The Cat Who Saved Books by Sosuke Natsukawa; translated by Louise Heal Kawai

This book is not very good.

But I can see why the publishers had it translated into English. It hits three very sweet spots as far as sales go: Japanese books in translation have a definite fan base these days; it’s about books and bookstores and it features a cat. Three things with very clear audience appeal.

I’ve seen it in lots of shops and my local library carries it so it must be doing fairly well.

But it’s not very good.

The story concerns a young man raised by his grandfather who has just died. The young man, a hikikomori–young man who has chosen to shut himself away from the world, inherits his grandfather’s second-hand book shop and must decide what to do with it. One morning, a talking cat appears seeking his help in rescuing a large number of books. The cat takes our hero on several quests to rescue books from different men who are hoarding or damaging them in some fashion.

Each quest is an allegory about publishing and books in general which makes it possible for the author to argue his position on books and their importance. Sometimes I thought he was right, sometimes I thought he was wrong. Most of the time I thought he was a bit preachy and didn’t really have anything deep or even interesting to say about the nature and importance of books and reading.

In the end we learn that books are meant to instill empathy in the reader. I bet you already knew that; it did not come as a revelation to me.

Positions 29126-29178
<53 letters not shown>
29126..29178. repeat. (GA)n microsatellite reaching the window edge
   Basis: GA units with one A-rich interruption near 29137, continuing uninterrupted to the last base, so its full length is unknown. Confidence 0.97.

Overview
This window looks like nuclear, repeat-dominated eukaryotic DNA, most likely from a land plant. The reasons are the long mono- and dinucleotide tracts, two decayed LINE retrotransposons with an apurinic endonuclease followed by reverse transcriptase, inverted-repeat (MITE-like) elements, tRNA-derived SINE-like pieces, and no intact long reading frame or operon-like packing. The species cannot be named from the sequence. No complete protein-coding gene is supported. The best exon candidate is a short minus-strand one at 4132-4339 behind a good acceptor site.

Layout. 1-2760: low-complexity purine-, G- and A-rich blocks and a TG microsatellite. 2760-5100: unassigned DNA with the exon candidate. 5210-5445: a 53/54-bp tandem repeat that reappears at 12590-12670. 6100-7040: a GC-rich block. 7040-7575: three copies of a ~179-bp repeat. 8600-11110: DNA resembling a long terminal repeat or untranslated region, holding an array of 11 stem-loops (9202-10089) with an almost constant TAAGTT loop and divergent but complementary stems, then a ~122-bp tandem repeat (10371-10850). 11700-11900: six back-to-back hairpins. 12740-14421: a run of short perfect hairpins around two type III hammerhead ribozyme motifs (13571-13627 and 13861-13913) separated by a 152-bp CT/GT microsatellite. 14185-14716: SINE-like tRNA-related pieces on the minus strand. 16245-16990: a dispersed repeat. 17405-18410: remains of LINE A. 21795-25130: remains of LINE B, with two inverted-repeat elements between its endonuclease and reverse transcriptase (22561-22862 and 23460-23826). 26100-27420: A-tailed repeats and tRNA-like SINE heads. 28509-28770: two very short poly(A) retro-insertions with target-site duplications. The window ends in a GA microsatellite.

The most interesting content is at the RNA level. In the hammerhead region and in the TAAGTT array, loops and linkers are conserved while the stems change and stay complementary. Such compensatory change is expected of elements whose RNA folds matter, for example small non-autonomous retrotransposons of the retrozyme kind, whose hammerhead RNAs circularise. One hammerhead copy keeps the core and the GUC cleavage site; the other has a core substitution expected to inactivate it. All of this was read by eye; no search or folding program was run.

But, maybe The Cat who Saved Books was intended for young readers in Japan. There’s a lot here that would appeal to them, certainly to those who enjoy fantasy, and to younger readers might be discovering the authors messages about books for the first time. I think it could nbe a good book for middle schoolers.

As for me, The Cat Who Saved Books wasn’t so bad that I didn’t finish reading it, so there’s that. I’ve no hesitation when it comes to putting something into the DNF pile. And I didn’t “hate read” it the way I did the incredibly awful A Little Life which the Booker Prize is currently pushing on Instagram for some unfathomable reason. Maybe the publisher is secretly paying them; maybe they are all on drugs; I don’t know. Someone’s even made it into a play which people in London are actually paying money to see/endure. There may be a movie in the works or a ten-episode series for some streaming network focused on badly written tales about miserable people. But I digress.

In the end, I guess I wish I liked The Cat Who Saved Books. I enjoy books in translation from the Japanese, I loved books and bookstores and books about them, and I certainly love my cat. But I didn’t find much to love in The Cat Who Saved Books.